Vitamin D is important to us. It plays a vital role to our health and the function of our various systems. Yet, many people aren’t getting their requirements. We need vitamins for healthy skin, nails, bones, blood vessels, and much more. They play a vital role to our health and aid in the function of …
Some sports events coincide with the month of Ramadan and Muslim athletes are worried about the possibility of having the games conflict with fasting. In an attempt to address this important issue and find an answer, let me start with the story of Sir Roger Gilbert Bannister. Athletes will probably know this man very well. …
Though fasting till puberty is not obligatory in Islam, many children wish to fast during Ramadan. If you are planning to make your children fast for the first time this Ramadan, you need to follow few tips to make it easy and enjoyable for them.
I hope you found the previous two parts of this article useful and were able to introduce some, if not all, of these main foods into your Ramadan suhur and iftar.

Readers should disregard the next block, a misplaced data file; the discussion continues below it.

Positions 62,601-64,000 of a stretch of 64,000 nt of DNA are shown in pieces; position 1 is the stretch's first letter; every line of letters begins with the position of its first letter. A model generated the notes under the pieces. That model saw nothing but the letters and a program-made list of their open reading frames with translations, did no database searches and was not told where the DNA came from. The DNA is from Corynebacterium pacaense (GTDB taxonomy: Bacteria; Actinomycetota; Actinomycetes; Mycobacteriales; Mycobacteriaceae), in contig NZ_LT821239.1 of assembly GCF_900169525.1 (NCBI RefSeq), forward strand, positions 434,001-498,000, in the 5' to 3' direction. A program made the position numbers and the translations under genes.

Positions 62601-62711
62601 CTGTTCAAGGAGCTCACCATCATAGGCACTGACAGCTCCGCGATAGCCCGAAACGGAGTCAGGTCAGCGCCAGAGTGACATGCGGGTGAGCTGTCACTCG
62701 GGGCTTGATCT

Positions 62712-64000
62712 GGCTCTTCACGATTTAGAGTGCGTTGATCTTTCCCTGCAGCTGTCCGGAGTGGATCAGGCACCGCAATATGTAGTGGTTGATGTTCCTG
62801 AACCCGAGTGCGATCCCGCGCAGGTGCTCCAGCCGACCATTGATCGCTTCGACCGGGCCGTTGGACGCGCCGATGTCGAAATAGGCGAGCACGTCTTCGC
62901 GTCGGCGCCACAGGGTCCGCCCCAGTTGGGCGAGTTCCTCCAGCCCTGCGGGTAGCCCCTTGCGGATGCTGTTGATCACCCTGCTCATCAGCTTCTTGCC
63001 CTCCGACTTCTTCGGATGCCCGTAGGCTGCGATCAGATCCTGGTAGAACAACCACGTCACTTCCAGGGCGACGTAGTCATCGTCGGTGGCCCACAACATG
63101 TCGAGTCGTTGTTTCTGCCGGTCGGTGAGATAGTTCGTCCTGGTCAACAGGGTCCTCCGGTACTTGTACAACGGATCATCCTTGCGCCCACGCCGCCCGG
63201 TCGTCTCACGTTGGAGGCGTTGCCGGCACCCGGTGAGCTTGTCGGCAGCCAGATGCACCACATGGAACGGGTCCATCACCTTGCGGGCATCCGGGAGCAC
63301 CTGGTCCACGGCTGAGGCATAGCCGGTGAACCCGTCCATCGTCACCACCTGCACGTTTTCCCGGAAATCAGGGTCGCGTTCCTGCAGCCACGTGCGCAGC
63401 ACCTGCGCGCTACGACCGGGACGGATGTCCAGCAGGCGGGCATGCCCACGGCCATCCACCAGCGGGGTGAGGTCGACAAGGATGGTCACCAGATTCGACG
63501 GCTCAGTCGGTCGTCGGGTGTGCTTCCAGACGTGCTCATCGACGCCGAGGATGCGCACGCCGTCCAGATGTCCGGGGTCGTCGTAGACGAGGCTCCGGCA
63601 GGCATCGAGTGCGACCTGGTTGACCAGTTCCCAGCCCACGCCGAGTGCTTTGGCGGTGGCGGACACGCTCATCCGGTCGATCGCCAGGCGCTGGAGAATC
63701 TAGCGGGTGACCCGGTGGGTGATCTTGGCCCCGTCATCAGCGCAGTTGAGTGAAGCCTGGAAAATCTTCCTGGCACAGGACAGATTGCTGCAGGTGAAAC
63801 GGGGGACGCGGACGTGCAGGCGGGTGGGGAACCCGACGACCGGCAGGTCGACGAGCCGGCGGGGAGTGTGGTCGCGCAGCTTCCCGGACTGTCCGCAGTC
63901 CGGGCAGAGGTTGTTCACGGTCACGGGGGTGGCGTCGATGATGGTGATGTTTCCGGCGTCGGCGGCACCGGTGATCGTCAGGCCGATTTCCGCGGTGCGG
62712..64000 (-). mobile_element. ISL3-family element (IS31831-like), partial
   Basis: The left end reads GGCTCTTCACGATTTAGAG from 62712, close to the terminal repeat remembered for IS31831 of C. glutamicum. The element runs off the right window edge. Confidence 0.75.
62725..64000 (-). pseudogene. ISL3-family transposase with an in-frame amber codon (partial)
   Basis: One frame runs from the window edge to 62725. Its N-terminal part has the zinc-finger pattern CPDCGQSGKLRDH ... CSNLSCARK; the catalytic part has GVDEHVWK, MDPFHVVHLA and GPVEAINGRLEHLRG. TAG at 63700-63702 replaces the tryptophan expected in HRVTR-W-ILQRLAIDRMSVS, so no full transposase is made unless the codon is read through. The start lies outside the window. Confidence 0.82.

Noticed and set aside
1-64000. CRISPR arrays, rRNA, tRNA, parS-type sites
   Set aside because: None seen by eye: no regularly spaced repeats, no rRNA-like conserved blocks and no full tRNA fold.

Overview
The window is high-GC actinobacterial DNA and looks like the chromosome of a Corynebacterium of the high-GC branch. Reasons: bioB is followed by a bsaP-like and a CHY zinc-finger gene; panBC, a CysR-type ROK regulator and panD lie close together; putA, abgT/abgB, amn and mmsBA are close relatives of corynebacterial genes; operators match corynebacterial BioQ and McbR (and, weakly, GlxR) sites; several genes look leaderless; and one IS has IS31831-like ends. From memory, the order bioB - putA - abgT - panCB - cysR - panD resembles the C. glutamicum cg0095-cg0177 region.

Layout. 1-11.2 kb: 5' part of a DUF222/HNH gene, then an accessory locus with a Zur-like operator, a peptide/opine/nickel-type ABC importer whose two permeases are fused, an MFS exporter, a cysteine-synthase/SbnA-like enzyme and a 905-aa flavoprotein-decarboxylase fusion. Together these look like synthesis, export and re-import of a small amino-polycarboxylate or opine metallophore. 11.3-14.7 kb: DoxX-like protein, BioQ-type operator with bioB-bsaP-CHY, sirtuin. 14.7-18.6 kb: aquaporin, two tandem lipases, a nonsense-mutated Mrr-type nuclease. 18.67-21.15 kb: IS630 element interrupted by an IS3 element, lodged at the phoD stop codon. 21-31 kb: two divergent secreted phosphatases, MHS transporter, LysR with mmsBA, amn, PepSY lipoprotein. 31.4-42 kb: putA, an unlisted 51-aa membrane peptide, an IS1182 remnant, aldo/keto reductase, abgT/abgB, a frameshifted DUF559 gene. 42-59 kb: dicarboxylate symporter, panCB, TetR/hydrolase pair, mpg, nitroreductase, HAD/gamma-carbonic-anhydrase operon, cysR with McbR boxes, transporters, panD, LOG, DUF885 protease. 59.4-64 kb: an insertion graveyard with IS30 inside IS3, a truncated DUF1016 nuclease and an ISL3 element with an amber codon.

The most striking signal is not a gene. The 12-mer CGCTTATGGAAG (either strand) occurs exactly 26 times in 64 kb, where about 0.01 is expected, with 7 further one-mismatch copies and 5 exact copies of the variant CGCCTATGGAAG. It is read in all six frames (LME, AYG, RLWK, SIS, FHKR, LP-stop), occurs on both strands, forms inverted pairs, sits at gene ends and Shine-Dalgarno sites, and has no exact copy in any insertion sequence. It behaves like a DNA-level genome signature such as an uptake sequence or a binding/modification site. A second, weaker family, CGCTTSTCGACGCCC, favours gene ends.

Scientists have new information on what happens at the molecular level when we go hungry. Through new study, they were able to show that upon deprivation of food a certain protein is produced that adjusts the metabolism in the liver.
In part one, I shared some foods that might be new to some of you and your family. In part two, I’ll be introducing familiar foods but with a new spin.
With Ramadan occurring in one of the hottest months of the year for those of us in the northern hemisphere, and the one of the coldest times of the year for those in the southern hemisphere, our physical ability to handle weather extremes becomes an interesting topic to reflect upon.
Islam enjoys a firm tradition of fasting diet as Muslims observe an annual obligatory fast for 29 or 30 days during the holy month of Ramadan.
A red bag of grain droops from his sheathed head as light sweat beads gently run down the ageing face of Hamisi bin Omar, a porter in Kenya’s Swahili port city of Mombasa.
Your nose is stuffy or it is expectantly running, your head is heavy and aching and you know like the back of your hand that you are suffering from a common cold or perhaps that malevolent flu. Your Ramadan is in jeopardy.